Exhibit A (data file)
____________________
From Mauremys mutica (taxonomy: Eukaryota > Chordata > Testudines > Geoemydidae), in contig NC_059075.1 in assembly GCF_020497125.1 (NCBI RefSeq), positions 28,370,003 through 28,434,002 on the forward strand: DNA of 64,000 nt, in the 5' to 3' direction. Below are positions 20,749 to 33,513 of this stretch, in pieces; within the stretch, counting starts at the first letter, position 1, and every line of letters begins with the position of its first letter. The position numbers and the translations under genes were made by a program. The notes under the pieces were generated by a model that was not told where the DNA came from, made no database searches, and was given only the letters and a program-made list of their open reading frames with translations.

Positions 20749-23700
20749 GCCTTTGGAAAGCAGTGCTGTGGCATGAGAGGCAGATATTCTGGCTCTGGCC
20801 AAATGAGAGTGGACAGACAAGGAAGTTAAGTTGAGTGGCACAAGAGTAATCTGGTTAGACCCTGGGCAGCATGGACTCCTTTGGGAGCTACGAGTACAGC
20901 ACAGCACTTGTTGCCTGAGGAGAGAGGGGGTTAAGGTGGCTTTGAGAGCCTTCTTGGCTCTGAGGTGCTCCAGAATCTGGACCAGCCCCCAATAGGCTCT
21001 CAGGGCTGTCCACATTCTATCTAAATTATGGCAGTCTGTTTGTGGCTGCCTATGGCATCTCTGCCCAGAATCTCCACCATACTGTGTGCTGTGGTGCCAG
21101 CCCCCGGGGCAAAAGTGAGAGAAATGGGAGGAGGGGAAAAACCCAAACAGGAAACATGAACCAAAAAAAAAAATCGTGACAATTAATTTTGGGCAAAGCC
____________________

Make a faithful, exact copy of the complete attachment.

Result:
From Mauremys mutica (taxonomy: Eukaryota > Chordata > Testudines > Geoemydidae), in contig NC_059075.1 in assembly GCF_020497125.1 (NCBI RefSeq), positions 28,370,003 through 28,434,002 on the forward strand: DNA of 64,000 nt, in the 5' to 3' direction. Below are positions 20,749 to 33,513 of this stretch, in pieces; within the stretch, counting starts at the first letter, position 1, and every line of letters begins with the position of its first letter. The position numbers and the translations under genes were made by a program. The notes under the pieces were generated by a model that was not told where the DNA came from, made no database searches, and was given only the letters and a program-made list of their open reading frames with translations.

Positions 20749-23700
20749 GCCTTTGGAAAGCAGTGCTGTGGCATGAGAGGCAGATATTCTGGCTCTGGCC
20801 AAATGAGAGTGGACAGACAAGGAAGTTAAGTTGAGTGGCACAAGAGTAATCTGGTTAGACCCTGGGCAGCATGGACTCCTTTGGGAGCTACGAGTACAGC
20901 ACAGCACTTGTTGCCTGAGGAGAGAGGGGGTTAAGGTGGCTTTGAGAGCCTTCTTGGCTCTGAGGTGCTCCAGAATCTGGACCAGCCCCCAATAGGCTCT
21001 CAGGGCTGTCCACATTCTATCTAAATTATGGCAGTCTGTTTGTGGCTGCCTATGGCATCTCTGCCCAGAATCTCCACCATACTGTGTGCTGTGGTGCCAG
21101 CCCCCGGGGCAAAAGTGAGAGAAATGGGAGGAGGGGAAAAACCCAAACAGGAAACATGAACCAAAAAAAAAAATCGTGACAATTAATTTTGGGCAAAGCC